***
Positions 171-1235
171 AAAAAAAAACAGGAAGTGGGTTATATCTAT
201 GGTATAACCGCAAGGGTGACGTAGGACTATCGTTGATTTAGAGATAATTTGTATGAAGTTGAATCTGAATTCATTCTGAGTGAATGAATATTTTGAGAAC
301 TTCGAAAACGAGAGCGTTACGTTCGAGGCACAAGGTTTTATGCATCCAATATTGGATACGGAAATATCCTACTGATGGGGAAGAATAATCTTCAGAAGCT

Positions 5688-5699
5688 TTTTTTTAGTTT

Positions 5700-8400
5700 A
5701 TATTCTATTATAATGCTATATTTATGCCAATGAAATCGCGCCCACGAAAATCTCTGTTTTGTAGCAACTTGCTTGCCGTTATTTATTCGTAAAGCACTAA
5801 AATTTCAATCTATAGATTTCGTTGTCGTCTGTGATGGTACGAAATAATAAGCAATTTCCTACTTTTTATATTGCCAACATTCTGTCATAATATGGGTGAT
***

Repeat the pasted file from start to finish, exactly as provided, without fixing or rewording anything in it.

Positions 171-1235
171 AAAAAAAAACAGGAAGTGGGTTATATCTAT
201 GGTATAACCGCAAGGGTGACGTAGGACTATCGTTGATTTAGAGATAATTTGTATGAAGTTGAATCTGAATTCATTCTGAGTGAATGAATATTTTGAGAAC
301 TTCGAAAACGAGAGCGTTACGTTCGAGGCACAAGGTTTTATGCATCCAATATTGGATACGGAAATATCCTACTGATGGGGAAGAATAATCTTCAGAAGCT

Positions 5688-5699
5688 TTTTTTTAGTTT

Positions 5700-8400
5700 A
5701 TATTCTATTATAATGCTATATTTATGCCAATGAAATCGCGCCCACGAAAATCTCTGTTTTGTAGCAACTTGCTTGCCGTTATTTATTCGTAAAGCACTAA
5801 AATTTCAATCTATAGATTTCGTTGTCGTCTGTGATGGTACGAAATAATAAGCAATTTCCTACTTTTTATATTGCCAACATTCTGTCATAATATGGGTGAT